In subcutaneous immunotherapy (by injection) about 25% of people will develop a red lump at the site of injection which nearly always goes away after a couple of hours. Sometimes these reactions are larger and in this case the up-dosing schedule may need to be modified.

More serious allergic reactions can occur which involve a general allergic reaction such as hives. asthma or even anaphylaxis. These severe reactions occur in about 1:100,000 injections for inhaled substances and can be life-threatening. Because of this risk it is critical that all injections are given at a doctor's surgery and the person receiving the immunotherapy injection waits in the doctor’s room for 30 minutes after each allergy injection. Injections should not be given to people with unstable asthma, so let your doctor know if you are not well and best practice is to check the peak flow before each injection and make sure it is close to your best. Usually however, injections are safe and well-tolerated and part of a specialist allergy consultation is deciding who is able to receive this treatment safely.

Sublingual immunotherapy (by mouth) usually gives a feeling of itch or swelling under the tongue for the first few doses, although this can last a few weeks at the start of treatment. However overall sublingual immunotherapy does not appear to cause the severe reactions that are recognised to occur with injection immunotherapy. Sublingual tablets or drops must be taken every day, which some people find inconvenient and difficult to remember.

Whilst immunotherapy is not recommended in pregnant women, no evidence of harm due to immunotherapy has been described. Our practice is to cease immunotherapy if you become pregnant.

How much does it cost?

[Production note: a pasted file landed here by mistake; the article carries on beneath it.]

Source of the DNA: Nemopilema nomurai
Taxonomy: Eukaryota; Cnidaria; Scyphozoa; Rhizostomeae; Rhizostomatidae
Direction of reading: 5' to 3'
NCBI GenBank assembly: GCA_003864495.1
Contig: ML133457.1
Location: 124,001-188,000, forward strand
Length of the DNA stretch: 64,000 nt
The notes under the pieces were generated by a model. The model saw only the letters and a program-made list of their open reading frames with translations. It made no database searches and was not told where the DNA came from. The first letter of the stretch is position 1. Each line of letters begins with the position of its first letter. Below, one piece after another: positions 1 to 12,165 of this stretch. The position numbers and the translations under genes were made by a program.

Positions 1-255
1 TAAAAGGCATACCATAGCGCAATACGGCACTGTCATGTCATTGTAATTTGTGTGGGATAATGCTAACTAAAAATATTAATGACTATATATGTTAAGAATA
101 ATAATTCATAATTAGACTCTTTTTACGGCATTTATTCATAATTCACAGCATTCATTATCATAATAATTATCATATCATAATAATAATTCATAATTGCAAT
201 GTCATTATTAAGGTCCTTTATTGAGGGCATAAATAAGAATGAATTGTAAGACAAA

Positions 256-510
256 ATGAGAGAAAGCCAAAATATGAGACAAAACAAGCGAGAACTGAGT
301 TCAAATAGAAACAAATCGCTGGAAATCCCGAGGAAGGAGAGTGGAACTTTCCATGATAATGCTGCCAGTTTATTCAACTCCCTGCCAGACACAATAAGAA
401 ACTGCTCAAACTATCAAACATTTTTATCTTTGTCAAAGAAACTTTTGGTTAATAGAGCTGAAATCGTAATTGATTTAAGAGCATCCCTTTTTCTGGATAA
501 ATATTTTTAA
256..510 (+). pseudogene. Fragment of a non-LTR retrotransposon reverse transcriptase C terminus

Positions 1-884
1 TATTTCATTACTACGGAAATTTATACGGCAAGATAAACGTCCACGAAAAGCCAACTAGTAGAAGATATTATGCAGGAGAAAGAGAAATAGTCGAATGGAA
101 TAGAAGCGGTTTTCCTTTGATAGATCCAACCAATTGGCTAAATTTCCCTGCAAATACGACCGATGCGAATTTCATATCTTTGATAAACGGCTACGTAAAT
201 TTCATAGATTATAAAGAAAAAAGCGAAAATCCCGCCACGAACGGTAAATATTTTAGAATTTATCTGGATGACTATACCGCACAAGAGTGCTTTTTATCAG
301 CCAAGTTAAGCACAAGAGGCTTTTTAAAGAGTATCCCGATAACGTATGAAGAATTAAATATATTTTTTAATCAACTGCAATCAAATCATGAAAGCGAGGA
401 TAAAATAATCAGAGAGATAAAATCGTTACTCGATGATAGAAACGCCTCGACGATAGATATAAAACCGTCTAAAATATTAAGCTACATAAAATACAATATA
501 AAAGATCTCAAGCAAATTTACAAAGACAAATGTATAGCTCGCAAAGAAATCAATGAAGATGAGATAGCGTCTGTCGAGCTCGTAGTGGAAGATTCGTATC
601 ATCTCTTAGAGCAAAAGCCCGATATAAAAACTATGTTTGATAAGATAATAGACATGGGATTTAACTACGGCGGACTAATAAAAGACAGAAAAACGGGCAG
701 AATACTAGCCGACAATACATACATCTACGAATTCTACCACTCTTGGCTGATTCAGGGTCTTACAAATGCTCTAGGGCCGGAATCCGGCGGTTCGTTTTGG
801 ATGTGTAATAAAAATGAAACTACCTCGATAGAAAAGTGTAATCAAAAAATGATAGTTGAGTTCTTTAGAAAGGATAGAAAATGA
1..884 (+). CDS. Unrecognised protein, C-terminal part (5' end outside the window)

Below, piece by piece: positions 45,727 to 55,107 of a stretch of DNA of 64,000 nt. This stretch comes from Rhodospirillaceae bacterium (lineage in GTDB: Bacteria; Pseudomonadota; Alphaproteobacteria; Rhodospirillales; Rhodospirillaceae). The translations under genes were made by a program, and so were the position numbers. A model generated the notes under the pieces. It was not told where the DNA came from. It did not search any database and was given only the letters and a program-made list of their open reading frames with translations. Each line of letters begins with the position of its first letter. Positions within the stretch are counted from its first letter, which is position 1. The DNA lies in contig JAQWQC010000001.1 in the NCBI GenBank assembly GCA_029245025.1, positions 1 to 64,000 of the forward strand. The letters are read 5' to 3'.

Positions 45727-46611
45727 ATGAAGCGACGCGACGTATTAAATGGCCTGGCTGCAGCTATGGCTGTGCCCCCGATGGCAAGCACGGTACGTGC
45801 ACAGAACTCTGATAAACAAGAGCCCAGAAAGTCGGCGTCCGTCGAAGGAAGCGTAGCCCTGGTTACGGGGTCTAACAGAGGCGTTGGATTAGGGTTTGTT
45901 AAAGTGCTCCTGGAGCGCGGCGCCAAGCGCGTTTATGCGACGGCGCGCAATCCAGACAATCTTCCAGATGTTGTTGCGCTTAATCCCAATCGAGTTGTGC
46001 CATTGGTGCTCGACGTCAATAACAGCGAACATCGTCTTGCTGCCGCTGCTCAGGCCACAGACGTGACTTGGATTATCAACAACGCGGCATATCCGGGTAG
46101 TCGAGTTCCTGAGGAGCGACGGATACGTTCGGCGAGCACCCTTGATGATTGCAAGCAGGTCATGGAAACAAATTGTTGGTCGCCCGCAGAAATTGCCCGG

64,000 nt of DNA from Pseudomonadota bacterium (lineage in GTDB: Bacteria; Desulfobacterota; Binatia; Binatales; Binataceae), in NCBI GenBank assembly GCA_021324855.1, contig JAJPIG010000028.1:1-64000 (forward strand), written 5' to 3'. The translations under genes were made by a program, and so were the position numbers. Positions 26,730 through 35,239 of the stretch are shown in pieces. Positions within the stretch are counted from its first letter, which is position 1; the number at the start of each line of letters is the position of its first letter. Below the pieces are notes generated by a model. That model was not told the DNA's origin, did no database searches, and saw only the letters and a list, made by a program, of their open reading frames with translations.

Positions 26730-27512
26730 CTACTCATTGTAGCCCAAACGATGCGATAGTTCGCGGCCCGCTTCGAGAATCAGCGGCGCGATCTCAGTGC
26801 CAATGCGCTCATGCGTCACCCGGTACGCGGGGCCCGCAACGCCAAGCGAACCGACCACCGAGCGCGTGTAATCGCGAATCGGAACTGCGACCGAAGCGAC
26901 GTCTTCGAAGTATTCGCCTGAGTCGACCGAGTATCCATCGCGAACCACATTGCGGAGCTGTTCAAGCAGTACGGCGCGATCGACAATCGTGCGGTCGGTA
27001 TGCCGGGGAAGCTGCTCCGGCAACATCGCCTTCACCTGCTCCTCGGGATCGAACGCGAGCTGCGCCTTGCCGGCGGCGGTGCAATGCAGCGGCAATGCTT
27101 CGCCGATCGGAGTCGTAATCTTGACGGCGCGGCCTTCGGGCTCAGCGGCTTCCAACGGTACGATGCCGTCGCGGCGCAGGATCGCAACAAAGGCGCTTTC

At the current time immunotherapy injections and sublingual tablets or drops are not paid for on the Pharmaceutical Benefits Scheme, with the exception of stinging insect venoms for immunotherapy. So this means patients must meet the whole cost of treatment. Injection immunotherapy is less expensive than sublingual immunotherapy with the cost per kit of approximately $270 and about 3 or 4 kits are required over the time of the immunotherapy. Sublingual costs about $100 per month. Grass pollen allergies can be treated for half the year, but house dust mite or other year round allergies require treatment continually so this will cost approximately $1200 per year. Some private insurance extras schemes reimburse some of these costs.

How do I choose which form of Immunotherapy?


The role of a specialist allergist is to determine which substances are causing the majority of your symptoms and to prescribe the Immunotherapy. The choice between sublingual and injection therapy is one that can be made during your consultation by considering the type of allergy, the cost, treatment burden, side effects and safety as well as the effectiveness of both methods.

What about the future?


This is a rapidly developing area with some really exciting new treatments being developed and trialled in Australia. If you are interested in being involved in trials of Immunotherapy treatments, let your doctor know.

More information


Australasian Society of Clinical Immunology and Allergy (ASCIA) - Allergen Immunotherapy